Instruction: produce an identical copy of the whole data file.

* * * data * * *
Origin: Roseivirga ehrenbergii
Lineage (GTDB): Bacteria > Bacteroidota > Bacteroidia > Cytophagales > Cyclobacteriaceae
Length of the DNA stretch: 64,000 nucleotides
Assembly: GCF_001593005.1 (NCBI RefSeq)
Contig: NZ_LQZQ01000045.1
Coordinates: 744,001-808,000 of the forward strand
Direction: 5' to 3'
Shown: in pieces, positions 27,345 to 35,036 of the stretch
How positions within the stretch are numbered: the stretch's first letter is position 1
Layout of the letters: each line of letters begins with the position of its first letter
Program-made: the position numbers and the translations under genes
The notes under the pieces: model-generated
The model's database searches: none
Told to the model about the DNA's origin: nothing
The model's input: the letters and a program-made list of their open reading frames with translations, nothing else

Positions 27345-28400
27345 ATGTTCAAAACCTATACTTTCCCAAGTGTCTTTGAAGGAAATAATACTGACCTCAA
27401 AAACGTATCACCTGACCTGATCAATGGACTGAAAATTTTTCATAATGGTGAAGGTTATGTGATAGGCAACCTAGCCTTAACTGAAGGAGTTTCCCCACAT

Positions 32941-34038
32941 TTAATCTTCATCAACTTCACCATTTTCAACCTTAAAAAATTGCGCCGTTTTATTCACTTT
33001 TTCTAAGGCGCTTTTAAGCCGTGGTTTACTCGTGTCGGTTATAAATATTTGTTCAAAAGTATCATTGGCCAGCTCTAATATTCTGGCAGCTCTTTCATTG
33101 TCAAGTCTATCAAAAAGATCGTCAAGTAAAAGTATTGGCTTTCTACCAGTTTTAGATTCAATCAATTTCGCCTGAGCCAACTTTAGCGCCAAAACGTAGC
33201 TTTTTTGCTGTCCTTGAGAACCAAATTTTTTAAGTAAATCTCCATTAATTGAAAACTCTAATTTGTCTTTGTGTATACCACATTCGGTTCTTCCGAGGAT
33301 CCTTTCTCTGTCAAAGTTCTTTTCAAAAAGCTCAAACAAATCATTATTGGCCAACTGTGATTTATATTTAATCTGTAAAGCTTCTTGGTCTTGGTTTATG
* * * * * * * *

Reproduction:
Origin: Roseivirga ehrenbergii
Lineage (GTDB): Bacteria > Bacteroidota > Bacteroidia > Cytophagales > Cyclobacteriaceae
Length of the DNA stretch: 64,000 nucleotides
Assembly: GCF_001593005.1 (NCBI RefSeq)
Contig: NZ_LQZQ01000045.1
Coordinates: 744,001-808,000 of the forward strand
Direction: 5' to 3'
Shown: in pieces, positions 27,345 to 35,036 of the stretch
How positions within the stretch are numbered: the stretch's first letter is position 1
Layout of the letters: each line of letters begins with the position of its first letter
Program-made: the position numbers and the translations under genes
The notes under the pieces: model-generated
The model's database searches: none
Told to the model about the DNA's origin: nothing
The model's input: the letters and a program-made list of their open reading frames with translations, nothing else

Positions 27345-28400
27345 ATGTTCAAAACCTATACTTTCCCAAGTGTCTTTGAAGGAAATAATACTGACCTCAA
27401 AAACGTATCACCTGACCTGATCAATGGACTGAAAATTTTTCATAATGGTGAAGGTTATGTGATAGGCAACCTAGCCTTAACTGAAGGAGTTTCCCCACAT

Positions 32941-34038
32941 TTAATCTTCATCAACTTCACCATTTTCAACCTTAAAAAATTGCGCCGTTTTATTCACTTT
33001 TTCTAAGGCGCTTTTAAGCCGTGGTTTACTCGTGTCGGTTATAAATATTTGTTCAAAAGTATCATTGGCCAGCTCTAATATTCTGGCAGCTCTTTCATTG
33101 TCAAGTCTATCAAAAAGATCGTCAAGTAAAAGTATTGGCTTTCTACCAGTTTTAGATTCAATCAATTTCGCCTGAGCCAACTTTAGCGCCAAAACGTAGC
33201 TTTTTTGCTGTCCTTGAGAACCAAATTTTTTAAGTAAATCTCCATTAATTGAAAACTCTAATTTGTCTTTGTGTATACCACATTCGGTTCTTCCGAGGAT
33301 CCTTTCTCTGTCAAAGTTCTTTTCAAAAAGCTCAAACAAATCATTATTGGCCAACTGTGATTTATATTTAATCTGTAAAGCTTCTTGGTCTTGGTTTATG